If you're Pleasantville resident Will Shortz, the crossword puzzle editor for The New York Times, and the mastermind behind the American Crossword Puzzle Tournament (ACPT), it's Stamford.
That's where the first competition was originally held back in 1978 but grew so big after the movie "Wordplay" debuted, that it was moved to Brooklyn. Now, for the first time in seven years, the event is being held this weekend at the Stamford Marriott.
"Attendance has declined about 15 percent since ACPT's post-'Wordplay' peak, so we can now squeeze into the Stamford Marriott again, which we couldn't do in 2008-09," explained Shortz.
Marc Lanzarotto, senior sales manager for the hotel, said he's thrilled to host the group after a long absence.
"This is where ACPT started and I think now that they're back to a core group of enthusiasts, they are happy to be back 'home,'" he said.
Shortz agrees the Connecticut space is more personal.
"At the Brooklyn hotel, we might as well have been a convention of the National Pipe Fitters' Association, and we were just one of many groups. At Stamford our quirky group is special," he said.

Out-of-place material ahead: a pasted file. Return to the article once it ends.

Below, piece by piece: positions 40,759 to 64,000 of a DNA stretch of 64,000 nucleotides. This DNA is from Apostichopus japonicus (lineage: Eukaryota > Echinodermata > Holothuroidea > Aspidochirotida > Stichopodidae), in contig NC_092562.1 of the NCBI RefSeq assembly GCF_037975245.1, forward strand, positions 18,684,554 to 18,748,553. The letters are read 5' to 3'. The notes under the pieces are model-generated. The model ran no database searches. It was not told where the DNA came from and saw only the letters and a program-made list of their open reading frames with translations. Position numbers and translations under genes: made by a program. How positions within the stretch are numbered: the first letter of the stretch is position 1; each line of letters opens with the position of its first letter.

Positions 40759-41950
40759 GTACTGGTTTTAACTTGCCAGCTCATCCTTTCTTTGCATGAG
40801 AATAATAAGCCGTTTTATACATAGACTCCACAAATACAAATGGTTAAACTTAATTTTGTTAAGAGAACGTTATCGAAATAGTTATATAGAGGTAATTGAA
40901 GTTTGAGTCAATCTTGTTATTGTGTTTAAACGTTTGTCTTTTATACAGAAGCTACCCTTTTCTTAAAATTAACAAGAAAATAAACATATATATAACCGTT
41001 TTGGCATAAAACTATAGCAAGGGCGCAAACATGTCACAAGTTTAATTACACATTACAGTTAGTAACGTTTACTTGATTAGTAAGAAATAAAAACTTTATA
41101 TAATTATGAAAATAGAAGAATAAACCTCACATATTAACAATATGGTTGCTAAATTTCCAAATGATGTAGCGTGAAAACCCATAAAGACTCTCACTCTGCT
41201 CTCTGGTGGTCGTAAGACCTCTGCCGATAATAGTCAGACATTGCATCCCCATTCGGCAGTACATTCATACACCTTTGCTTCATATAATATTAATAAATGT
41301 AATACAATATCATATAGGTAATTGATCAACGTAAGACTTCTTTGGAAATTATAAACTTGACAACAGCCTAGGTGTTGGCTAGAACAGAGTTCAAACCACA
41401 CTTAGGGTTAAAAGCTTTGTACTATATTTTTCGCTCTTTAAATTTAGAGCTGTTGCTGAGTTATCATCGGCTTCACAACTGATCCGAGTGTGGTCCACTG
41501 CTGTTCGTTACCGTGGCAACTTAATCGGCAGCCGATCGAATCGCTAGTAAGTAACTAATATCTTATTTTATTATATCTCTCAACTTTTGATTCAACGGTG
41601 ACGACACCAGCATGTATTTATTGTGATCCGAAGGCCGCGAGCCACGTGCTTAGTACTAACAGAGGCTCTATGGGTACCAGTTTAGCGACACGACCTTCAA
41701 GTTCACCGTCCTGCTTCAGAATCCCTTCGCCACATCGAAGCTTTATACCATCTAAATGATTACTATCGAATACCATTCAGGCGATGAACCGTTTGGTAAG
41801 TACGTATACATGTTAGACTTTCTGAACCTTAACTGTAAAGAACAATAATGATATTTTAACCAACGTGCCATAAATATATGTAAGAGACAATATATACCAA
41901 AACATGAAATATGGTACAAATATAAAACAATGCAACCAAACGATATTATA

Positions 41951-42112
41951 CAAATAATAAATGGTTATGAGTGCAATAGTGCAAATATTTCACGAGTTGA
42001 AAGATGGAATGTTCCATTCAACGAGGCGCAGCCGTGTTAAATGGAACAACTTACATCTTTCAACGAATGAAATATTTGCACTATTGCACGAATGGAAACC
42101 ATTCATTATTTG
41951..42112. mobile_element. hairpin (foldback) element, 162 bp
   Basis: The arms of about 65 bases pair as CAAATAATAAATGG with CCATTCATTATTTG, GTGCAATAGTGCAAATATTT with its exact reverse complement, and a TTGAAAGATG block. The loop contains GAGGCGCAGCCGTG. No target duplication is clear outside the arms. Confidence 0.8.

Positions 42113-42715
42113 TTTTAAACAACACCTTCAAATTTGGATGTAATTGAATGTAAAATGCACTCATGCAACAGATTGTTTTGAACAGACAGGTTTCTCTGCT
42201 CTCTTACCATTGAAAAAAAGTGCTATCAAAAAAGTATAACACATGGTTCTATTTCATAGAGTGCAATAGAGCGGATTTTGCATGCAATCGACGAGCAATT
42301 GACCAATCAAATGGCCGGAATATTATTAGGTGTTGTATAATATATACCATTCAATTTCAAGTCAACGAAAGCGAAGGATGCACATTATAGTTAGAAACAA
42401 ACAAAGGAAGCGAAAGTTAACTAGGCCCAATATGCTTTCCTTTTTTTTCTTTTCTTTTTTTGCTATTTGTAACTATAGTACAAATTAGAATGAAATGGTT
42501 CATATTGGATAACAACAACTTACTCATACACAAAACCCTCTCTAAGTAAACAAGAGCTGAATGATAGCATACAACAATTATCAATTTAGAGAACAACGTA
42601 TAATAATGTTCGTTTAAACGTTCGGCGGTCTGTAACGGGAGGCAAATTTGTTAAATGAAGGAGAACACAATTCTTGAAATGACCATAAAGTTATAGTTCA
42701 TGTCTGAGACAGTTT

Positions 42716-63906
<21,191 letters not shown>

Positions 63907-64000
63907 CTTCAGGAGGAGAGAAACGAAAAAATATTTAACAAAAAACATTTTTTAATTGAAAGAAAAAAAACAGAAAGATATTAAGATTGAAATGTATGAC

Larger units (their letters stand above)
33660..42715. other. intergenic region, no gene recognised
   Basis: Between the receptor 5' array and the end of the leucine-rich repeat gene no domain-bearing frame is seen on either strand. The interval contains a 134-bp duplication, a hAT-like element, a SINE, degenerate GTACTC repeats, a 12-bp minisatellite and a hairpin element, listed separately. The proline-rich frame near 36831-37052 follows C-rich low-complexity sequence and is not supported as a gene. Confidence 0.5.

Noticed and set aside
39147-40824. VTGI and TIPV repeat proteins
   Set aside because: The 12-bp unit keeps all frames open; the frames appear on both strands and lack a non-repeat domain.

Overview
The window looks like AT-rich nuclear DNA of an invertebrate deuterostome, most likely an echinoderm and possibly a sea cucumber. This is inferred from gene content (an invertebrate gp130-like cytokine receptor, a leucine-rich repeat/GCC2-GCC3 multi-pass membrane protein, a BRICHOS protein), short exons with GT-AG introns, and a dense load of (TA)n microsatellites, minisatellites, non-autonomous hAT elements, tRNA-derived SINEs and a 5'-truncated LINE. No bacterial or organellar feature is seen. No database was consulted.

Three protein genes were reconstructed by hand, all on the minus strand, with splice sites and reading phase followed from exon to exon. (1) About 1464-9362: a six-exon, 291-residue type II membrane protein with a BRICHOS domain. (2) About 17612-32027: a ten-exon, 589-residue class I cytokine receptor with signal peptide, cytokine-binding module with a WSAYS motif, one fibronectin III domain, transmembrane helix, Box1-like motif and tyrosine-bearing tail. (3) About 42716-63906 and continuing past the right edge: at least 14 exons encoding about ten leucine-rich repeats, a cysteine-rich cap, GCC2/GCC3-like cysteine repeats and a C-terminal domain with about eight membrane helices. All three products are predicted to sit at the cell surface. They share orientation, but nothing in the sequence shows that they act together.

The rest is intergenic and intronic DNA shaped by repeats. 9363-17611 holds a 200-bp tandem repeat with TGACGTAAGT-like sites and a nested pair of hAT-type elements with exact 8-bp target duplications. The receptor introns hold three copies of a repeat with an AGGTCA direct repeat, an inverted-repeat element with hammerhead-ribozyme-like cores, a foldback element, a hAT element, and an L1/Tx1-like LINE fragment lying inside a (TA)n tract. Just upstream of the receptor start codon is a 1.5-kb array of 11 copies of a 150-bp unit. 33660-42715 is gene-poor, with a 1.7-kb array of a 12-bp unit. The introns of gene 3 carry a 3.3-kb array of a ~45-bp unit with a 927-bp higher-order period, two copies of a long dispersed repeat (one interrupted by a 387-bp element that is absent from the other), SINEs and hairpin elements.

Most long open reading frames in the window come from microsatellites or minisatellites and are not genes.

About 600 to 700 attendees are expected to attend along with hundreds of noncompetitors, guests, and officials. The tournament officially begins Saturday at 11 a.m., with three crosswords in the morning, three in the afternoon, and one more on Sunday morning. The puzzles are all from top puzzle makers and range from easy to hard.
Contestants score points for accuracy and speed and prizes are awarded in 21 categories -- for skill level, age, and geography -- with additional prizes for the top rookies. First prize is $5,000.
In addition, there is a warm-up competition on Friday night from 8 p.m. to 10 p.m. with pioneering Multimedia Crosswords, solved on iPads, in which more than half the clues contain video, audio, or picture elements, followed by a wine-and-cheese reception.
On Saturday night, the directors of "Wordplay," the hit 2006 documentary about Shortz and the ACPT, will discuss the movie and feature show outtakes. For details about the program, go here.
Don't have the full weekend to devote to puzzle play? No worries. Shortz says you can drop in at the tournament, at 11 a.m. on Sunday for an hour of entertainment, followed by the playoffs. You'll receive copies of the tournament puzzles and everything will be over by about 1:45 p.m. The cost is $25.
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